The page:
Share

The car commercial space is still one of the biggest in adland. According to stats from a 2017 report from Zenith, the US spends $180 billion a year on car advertising while the UK is the fifth largest market, with companies spending $12 billion on ads.

Car commercials have been a part of the ad landscape for decades, but in 2001 a series of BMW films called The Hire, starring Clive Owen, raised the bar for the level of detail, budget and sheer ambition.

The Hire was a starting point and a benchmark for content marketing, not only for the automotive industry but overall.

The campaign was created by Fallon Minneapolis and headed by David Lubars, who’s now Chairman and CCO at BBDO Worldwide, gives a few clues as to what they were thinking when they conceived the campaign: “Even back then the potential BMW customer was watching less TV and spending more and more time online. It was simply a case of let’s go where they are.”

BMW – Star

Credits
powered by Source

Unlock full credits and more with a Source membership.

Credits
powered by Source
Show full credits
Hide full credits
Credits powered by Source
Above: Clive Owen and Madonna feature in Guy Ritchie's Star. 


Fallon brought in A-list Hollywood director David Fincher to helm the films, but Fincher then suggested that they should break the campaign up into separate films and bring in a series of high-profile directors to helm them. He also suggested prominent figures like Madonna, Don Cheadle and Gary Oldman to appear in them.

They even created a dossier to flesh out Owen’s character, and the final list of directors reads like a who’s who of Hollywood and international talent past and present: Ang Lee (Crouching Tiger, Hidden Dragon), John Frankenheimer (The Manchurian Candidate), Wong Kar-Wei (Chungking Express), Guy Ritchie (Snatch) and Alejandro Gonzalez Inarritu (Birdman). 

In fact, the films weren’t even really seen as commercials by BMW, former Anonymous Content chairman Steve Golin, who died earlier this year, told Shoot a few years ago: “The good news is that these weren’t commercials. We had very few restrictions. The budgets were equivalent to [those of] high-end commercials”.

Without quality and innovation to help it cut through to the customer, brand messages are lost and budgets wasted.

The Hire is remembered as a high-water mark for the idea of what a car commercial could be, but, in 2019, Lubars isn’t sure of the scale of its impact. “I’m not sure what shadow it’s cast,” he says. “It was certainly completely new and it took hold strongly in the culture.” However, The Hire certainly helped them commercially. They saw sales of their cars go up by 17 per cent by 2002, and it didn’t hurt Clive Owen’s career either.

Above: Clips from Joe Carnahan's Ticker, featuring Don Cheadle, and John Woo's Hostage. 


There is no question that without the impact of The Hire a company such as Carnage, which specialises in car commercials and car advertising, and was set up in 2016 by David Van Der Gaag and Ben Hampshire, would not have existed. Piggy Lines was a creative partner at Spark44 and then Keko London and he joined in 2018 as creative partner, excited by the prospect of what the company - and the sector - could offer.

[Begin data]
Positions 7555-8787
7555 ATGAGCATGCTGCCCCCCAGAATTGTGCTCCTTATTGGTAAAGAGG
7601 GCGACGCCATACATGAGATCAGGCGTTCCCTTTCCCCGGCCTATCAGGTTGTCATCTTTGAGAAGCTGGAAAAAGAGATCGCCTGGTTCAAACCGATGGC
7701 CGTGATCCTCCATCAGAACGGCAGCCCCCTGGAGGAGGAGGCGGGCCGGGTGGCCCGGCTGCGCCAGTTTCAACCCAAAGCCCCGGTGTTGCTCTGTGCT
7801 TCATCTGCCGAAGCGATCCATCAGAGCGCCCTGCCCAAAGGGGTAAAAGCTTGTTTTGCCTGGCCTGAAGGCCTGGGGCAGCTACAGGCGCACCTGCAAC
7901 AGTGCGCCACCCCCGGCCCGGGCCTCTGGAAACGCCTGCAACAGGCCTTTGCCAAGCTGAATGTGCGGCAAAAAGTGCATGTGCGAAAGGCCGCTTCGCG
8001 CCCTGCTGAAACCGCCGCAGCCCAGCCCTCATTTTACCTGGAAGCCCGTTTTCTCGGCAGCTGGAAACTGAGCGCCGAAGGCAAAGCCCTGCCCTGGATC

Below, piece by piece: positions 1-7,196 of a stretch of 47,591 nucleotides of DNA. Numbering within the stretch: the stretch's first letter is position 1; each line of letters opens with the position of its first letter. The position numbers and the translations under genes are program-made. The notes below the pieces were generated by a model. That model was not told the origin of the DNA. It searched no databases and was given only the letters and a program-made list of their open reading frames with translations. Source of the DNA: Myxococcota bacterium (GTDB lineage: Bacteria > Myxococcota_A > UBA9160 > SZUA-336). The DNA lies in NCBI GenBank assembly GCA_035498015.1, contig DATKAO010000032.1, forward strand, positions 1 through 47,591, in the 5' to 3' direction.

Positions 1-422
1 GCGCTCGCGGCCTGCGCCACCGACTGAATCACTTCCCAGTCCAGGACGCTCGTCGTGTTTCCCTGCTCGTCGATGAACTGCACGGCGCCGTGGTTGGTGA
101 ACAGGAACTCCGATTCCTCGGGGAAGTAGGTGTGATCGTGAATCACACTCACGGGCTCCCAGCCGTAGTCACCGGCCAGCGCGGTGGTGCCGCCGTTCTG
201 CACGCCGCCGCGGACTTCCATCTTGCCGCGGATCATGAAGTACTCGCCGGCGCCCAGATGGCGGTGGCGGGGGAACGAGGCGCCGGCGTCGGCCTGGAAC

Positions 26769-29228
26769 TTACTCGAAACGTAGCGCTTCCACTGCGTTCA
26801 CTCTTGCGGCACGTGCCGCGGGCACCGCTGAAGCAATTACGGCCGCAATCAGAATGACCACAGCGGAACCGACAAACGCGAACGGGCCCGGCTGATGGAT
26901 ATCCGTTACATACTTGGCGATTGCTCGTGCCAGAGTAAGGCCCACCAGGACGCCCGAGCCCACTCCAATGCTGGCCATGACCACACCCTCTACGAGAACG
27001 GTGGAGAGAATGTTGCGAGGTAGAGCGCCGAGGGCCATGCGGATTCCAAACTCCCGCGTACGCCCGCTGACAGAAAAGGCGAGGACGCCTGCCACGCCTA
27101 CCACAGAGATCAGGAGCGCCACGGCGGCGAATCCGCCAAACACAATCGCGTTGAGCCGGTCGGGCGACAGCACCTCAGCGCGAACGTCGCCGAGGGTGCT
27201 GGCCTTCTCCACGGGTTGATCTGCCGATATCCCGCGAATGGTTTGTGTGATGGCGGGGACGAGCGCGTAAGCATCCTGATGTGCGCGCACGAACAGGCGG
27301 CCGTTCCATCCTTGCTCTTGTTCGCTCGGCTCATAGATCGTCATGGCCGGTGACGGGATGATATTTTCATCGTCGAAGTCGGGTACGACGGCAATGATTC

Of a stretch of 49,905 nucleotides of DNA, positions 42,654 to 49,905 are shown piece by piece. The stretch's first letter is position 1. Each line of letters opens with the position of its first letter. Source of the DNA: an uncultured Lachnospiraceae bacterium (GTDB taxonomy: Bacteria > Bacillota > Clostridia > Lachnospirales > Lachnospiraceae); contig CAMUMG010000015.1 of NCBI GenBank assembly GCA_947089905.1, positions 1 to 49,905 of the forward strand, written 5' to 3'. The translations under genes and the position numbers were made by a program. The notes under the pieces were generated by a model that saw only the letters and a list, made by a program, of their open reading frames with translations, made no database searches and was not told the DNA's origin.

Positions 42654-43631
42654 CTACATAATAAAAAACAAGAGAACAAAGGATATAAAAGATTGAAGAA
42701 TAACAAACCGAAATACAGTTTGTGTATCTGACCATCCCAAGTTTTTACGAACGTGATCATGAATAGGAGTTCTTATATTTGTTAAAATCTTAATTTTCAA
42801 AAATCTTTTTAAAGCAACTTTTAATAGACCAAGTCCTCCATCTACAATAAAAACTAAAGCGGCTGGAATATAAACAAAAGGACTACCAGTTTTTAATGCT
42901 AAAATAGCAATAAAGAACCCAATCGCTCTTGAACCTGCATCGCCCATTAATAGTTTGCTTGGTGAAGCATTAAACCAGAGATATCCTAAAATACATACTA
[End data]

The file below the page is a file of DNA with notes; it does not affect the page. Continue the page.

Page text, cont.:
Entertainment is arguably now the most effective way of communicating core brand values and brand difference in a market saturated with the same reliability features and pricing.

“This is the most exciting time for people prepared to innovate new models and approaches,” Lines says. “As the media model continues to change and audiences move to online and subscription spaces, brand requirements will shift too. Earning consumer time will become more important than disrupting it. At the same time, film and content opportunity is growing, but without quality and innovation to help it cut through to the customer, brand messages are lost and budgets wasted.”

You write a simple, core truth that can be flexed across channels. You can't start with the script, you have to start with the idea.

Hampshire, Carnage’s MD, sees The Hire as work that still has a huge influence on the concept of what a car commercial is now. “The BMW films are often referenced; big budget, big Hollywood directors and big storylines but, most importantly, ‘audience in’ not just ‘brand out’,” he explains. “So, [those films] can be credited with a new approach to brand messaging that is important now, with multiple channels and the imperative to give audiences value for time. Entertainment is arguably now the most effective way of communicating core brand values and brand difference in a market saturated with the same reliability features and pricing.”

BMW – Beat The Devil

Credits
powered by Source

Unlock full credits and more with a Source membership.

Credits
powered by Source
Show full credits
Hide full credits
Credits powered by Source
Above: Beat the Devil, starring Gary Oldman and James Brown, directed by Tony Scott.


Hampshire also sees these films as offering something different to which car commercials can aspire: “Perhaps they showed the industry what was possible, mixing entertainment with advertising,” he continues. “They didn’t really sell to the masses and, ultimately, BMW moved away from them [but] it has made it easier. It shows what is possible. 

These core [green] values are only slowly emerging in automotive advertising, mainly because the mainstay of most brand’s multi-billion-dollar global fleets is still the internal combustion engine.

"The mix of new media and the ability to engage the consumer is brilliant. The complexity of doing it while making it work globally makes it much harder. We don’t live in an English-only world. Villains and Dragon Challenge for Range Rover prove you can do it again, and do it better. What has changed is the kind of idea you write. You write a simple, core truth that can be flexed across channels. You can't start with the script, you have to start with the idea.”